Grand Junction seminar brings water policy leaders to talk drought, climate
Two of the most important people in Western water leadership will address participants at the Colorado River District’s annual water seminar in Grand Junction on Thursday, Sept. 10.
Jennifer Gimbel, the U.S. Department of the Interior’s assistant secretary for water and science, and Pat Mulroy, senior fellow for climate adaptation and environmental policy at the University of Nevada-Las Vegas’ Brookings Mountain West, will speak at the event, which will be held from 9 a.m. to 3:30 p.m. at the Two Rivers Convention Center.
Gimbel was director at the Colorado Water Conservation Board and now oversees the Bureau of Reclamation, the U.S. Geological Survey and Colorado River administration.
Mulroy oversaw the Southern Nevada Water Authority for 21 years where she positioned Las Vegas for growth in the face of limited water supply. She retired in 2014 as the water authority’s general manager and is now a senior fellow in the Brookings Institution’s Metropolitan Policy Program in Washington, D.C.
The theme of the seminar is “Will What’s Happening in California Stay in California?”
Speakers will trace water supply and policy concerns from the Pacific to Colorado, looking at climate and weather basics, drought in California and the West, planning for low reservoir levels at Lakes Powell and Mead, and an analysis of the draft Colorado Water Plan.
Klaus Wolter, a Boulder-based NOAA research scientist and El Niño-La Niña expert, will preview the growing El Niño conditions and snowpack this winter.
Colorado River District staff will speak about transmountain diversions and protecting existing water uses in the face of diminishing supplies and potential demand management necessities.
Other speakers will address irrigated agriculture’s role in water planning, efficiency and conservation planning, financing and other topics.
Cost of the seminar, which includes lunch, is $30 if pre-registered by Friday, Sept. 4, or $40 at the door. College students can attend for $10, and attorneys and real estate agents can receive continuing education credits.
Fourth-graders, families can access all federal public lands for free
Fourth-graders and their families now can obtain a pass that provides free access to all federally-managed lands and waters –—including national parks, forests, wildlife refuges and marine sanctuaries.
As part of President Barack Obama’s commitment to protect the country’s outdoor spaces and ensure every American has the opportunity to visit and enjoy them, the Obama Administration formally launched the Every Kid in a Park program on Tuesday, Sept. 1.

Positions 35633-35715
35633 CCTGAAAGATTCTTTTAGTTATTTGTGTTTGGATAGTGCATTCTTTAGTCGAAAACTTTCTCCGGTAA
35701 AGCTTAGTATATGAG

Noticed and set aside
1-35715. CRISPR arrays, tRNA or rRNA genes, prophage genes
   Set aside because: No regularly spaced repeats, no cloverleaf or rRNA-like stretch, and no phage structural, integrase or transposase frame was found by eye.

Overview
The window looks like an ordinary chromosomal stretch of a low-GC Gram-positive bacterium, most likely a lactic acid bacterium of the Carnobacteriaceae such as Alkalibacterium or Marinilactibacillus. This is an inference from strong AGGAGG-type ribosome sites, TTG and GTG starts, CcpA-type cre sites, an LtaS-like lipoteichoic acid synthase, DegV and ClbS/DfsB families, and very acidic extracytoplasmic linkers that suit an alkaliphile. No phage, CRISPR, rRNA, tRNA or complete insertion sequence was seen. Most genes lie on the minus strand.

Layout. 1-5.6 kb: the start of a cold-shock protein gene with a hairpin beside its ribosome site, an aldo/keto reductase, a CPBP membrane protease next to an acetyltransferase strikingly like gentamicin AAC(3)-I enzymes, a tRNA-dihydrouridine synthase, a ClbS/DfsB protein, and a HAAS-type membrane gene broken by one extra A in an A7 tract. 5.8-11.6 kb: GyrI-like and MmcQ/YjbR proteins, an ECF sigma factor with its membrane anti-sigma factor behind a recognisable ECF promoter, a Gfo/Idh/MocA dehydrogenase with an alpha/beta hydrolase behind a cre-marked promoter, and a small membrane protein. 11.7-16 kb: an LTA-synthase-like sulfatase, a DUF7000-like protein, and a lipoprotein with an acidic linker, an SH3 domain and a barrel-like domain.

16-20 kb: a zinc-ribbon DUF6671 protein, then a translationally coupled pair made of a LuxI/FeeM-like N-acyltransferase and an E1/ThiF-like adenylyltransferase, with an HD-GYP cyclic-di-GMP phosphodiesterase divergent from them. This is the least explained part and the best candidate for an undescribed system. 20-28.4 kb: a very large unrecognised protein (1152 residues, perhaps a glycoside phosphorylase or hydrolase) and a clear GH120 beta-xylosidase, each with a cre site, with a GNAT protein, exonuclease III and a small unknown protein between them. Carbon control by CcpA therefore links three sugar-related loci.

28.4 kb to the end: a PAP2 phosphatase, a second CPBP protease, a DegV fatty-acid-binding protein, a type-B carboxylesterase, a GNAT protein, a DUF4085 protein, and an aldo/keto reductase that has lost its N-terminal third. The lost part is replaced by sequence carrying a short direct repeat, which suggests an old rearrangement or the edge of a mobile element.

Families can receive a pass valid for the 2015-16 school year that grants free entry for fourth graders and three accompanying adults (or an entire car for drive-in parks) at more than 2,000 federally-managed sites.
Leading up to the 100th birthday of the National Park Service in 2016, Obama announced the Every Kid in a Park initiative earlier this year as a call to action to get all children to experience America’s outdoors, history and culture.
More than 80 percent of American families now live in urban areas, and many lack easy access to safe outdoor spaces. At the same time, youth spend more hours than ever in front of screens instead of outside.
Fourth graders can log onto the website at http://www.everykidinapark.gov and complete a fun educational activity in order to obtain and print their paper pass. Students may also trade in their paper pass for a more durable pass at participating federal sites nationwide.
Educators and community leaders can access educational activities, field trip options, and the ability to print passes for their classrooms. Parents visiting the new website can find additional links for more information on planning trips to nearby public lands.
The Every Kid in a Park program is designed to continue each year with the then-current group of fourth graders.
The President’s 2016 Budget includes a total increased investment of $45 million for youth engagement programs throughout the Department of the Interior, with $20 million specifically provided to the National Park Service for youth activities, including bringing one million fourth-grade children from low-income areas to national parks. This increase will also fund dedicated youth coordinators to help enrich children and family learning experiences at parks and online.
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